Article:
The MRT-7 project was proposed as a solution to the worsening congestion and heavy traffic experienced by Filipino commuters, albeit being an unsolicited PPP project. But the delay itself has already caused horrendous traffic (especially along Commonwealth Avenue all the way to Quezon City center) and economic losses as a result, displacement of the urban poor and farmers, destruction of properties, and environmental degradation.
A little sacrifice by the public, but for whose benefit?
The government is asking for ‘a little sacrifice’ on the part of the public commuters purportedly for greater benefits later, such as easing of traffic congestion and improving public mass transport, among others. But the MRT-7 is an unsolicited PPP proposal, which means that the government has not been actually fully informed of so-called benefits. As it is now, the project has been causing so much traffic havoc every day in the last six years.
Since its construction started in 2016, the Commonwealth, Quirino and Regalado Avenues – all major highways – have been grossly affected. Some portions of the avenues were temporarily closed, U-turn slots were relocated, some footbridges were displaced or transferred to other areas, and the major Tandang Sora flyover was demolished.
Since Regalado and Quirino Avenues are smaller compared to Commonwealth Avenue, they became more crowded when the railway foundation was laid out. They have also lost one or two lanes to accommodate the railway.
But it is obvious at this point that the main intent of the project is to spur real estate and commercial development in the areas it covers. True enough, once word on the project was out, real estate developers already scrambled to secure land and property along its path. In SJDM, big real estate developers owned by elite families like the Ayalas, Villars, Aranetas and Sys have built their subdivisions and private establishments in anticipation of the completion of MRT-7. SM already opened its 60th mall in the city and Ayala Land has already established its Altaraza Town Center and estate development near the location of the SJDM MRT-7 station.
Traffic congestion along the path of MRT-7 is not only because of public utility vehicles not meeting the demand of commuters. Even before the project, SJDM was already accessible from Metro Manila through several bus and jeepney routes, but MRT-7 proponents did not recognize the poor road quality and low highway capacity as major problems contributing to the dire state of traffic and mobility in the area. They just went on with the expensive project, because obviously it is meant for the gentrification of the area for the profits of real estate and big businesses.
The Department of Environment and Natural Resources (DENR) reported that 1,858 trees planted along Commonwealth Avenue had to give way to the MRT-7 construction.3 A total of 1,215 trees were cut down already, of which, 525 trees were considered premium species and some even listed as endangered species. The remaining 623 were earth-balled, while some 20 trees were pruned. The EEI Corporation was required to replace each cut-down tree with 50 seedlings and earth-balled trees that would die with 100 seedlings. There is still no update if the EEI Corporation has done its part considering that it will take 20-30 years before a tree fully matures.
Meanwhile, the 20-hectare depot that SMC has acquired is located within the La Mesa Watershed reservoir. This area was full of trees but was cleared to give way for the depot. There is no official information released regarding the number of trees affected, but this raises concern since a watershed should be a protected area. There is no study showing how the construction and operation of the depot will affect the watershed; no clear statement that the project will not have any negative effects on the environment. Even the local government is mum about this.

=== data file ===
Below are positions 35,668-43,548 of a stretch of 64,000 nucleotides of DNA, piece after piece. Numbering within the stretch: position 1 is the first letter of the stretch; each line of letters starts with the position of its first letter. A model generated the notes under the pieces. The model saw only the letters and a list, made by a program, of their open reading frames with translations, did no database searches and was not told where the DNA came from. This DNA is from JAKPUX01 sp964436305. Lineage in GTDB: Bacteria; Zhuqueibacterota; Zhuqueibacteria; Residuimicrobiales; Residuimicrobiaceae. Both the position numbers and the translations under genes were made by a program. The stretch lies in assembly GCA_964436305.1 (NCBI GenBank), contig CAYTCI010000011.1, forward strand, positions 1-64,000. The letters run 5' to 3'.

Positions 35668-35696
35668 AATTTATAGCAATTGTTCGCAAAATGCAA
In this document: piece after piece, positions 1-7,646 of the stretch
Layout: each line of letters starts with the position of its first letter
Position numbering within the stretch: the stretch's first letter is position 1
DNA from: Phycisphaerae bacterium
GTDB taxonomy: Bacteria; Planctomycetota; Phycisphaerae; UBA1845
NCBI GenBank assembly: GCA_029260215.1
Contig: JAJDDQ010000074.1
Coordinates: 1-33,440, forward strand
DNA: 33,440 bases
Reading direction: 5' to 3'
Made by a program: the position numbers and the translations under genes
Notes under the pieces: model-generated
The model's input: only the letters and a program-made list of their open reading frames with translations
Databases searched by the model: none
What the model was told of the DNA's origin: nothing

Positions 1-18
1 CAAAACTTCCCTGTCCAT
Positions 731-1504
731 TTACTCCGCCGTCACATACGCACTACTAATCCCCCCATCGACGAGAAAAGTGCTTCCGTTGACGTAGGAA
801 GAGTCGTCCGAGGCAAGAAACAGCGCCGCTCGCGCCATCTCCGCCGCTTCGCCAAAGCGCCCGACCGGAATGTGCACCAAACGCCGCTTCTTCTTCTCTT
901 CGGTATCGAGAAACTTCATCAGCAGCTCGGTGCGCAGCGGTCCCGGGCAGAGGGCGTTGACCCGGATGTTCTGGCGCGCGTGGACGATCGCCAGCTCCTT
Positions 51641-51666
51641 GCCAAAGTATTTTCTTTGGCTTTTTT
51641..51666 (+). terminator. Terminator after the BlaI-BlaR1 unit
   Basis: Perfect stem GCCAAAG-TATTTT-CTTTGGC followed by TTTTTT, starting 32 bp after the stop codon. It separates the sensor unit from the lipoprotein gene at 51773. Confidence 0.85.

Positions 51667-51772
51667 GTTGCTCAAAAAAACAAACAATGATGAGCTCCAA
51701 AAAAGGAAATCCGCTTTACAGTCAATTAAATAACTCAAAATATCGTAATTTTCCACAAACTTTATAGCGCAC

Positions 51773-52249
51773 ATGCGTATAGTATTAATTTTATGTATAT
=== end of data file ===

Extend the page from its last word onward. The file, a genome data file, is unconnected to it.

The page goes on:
In 2016, then DENR Secretary Gina Lopez canceled the Environmental Compliance Certificate (ECC) of Century for an area within the watershed. There was also supposed to be a housing project for employees of the Manila Waterworks and Sewerage System (MWSS). Sec. Lopez cited that no area within the La Mesa Watershed should be developed as it will affect the quality of water for 12 million people living in Metro Manila. Still three years later, the DOTr allowed the use of the area for the construction of the depot.
Saying no to transport privatization
Public mass transport system is an essential component of economic development. Countries with developed economies have been practically delivered by efficient, reliable, affordable, safe and environment-friendly mass transportation systems, and vice versa. An efficient transport system should be designed so that the working people will reach their destinations in the shortest possible time and be economically productive. An efficient transport system should also ensure the fast delivery of goods and services across the country.
The importance of connecting SJDM to Metro Manila by an efficient transport system is unquestionable. Commuters have suffered enough from traffic congestion – indeed the reduction of travel time from the usual two to three hours to just 30 minutes will bring huge relief to commuters. But SJDM and its nearby municipality of Norzagaray are also agricultural and industrial areas. There are significant amounts of goods and services being transported daily.
Vegetable farmers from SJDM and Norzagaray travel to sell their produce in major markets in Quezon City. SJDM has several piggeries and poultry farms that provide daily supplies of meats and poultry products to Metro Manila. Norzagaray hosts two major cement plants in the country, namely Republic Cement and Holcim Philippines, which send out huge volumes of cement into the national capital region every day.
Will the MRT-7 answer our systemic transportation problems? Will fares be affordable and within reach by the ordinary commuters? Will the MRT-7 transport the farmers’ produce? At this stage, the project has so far turned out to be a gateway for big corporate elites to expand their businesses and gain more profits at the expense of the people’s welfare.
For decades, the Philippine mass transport system has been severely problematic, with the current transport chaos as just a symptom. This has been mainly because government’s transport policy is biased for privatized and commercialized transport that favors the country’s economic oligarchs and foreign investors. Yet, it is the people who will eventually pay for the huge infrastructure projects through their taxes and through higher transport fares.
For infrastructure projects to be truly beneficial, government should take the wheel, so to speak, and direct the transport system to genuinely serve a pro-people economic development. The starting point in this regard is a state that promotes people’s welfare over private profits.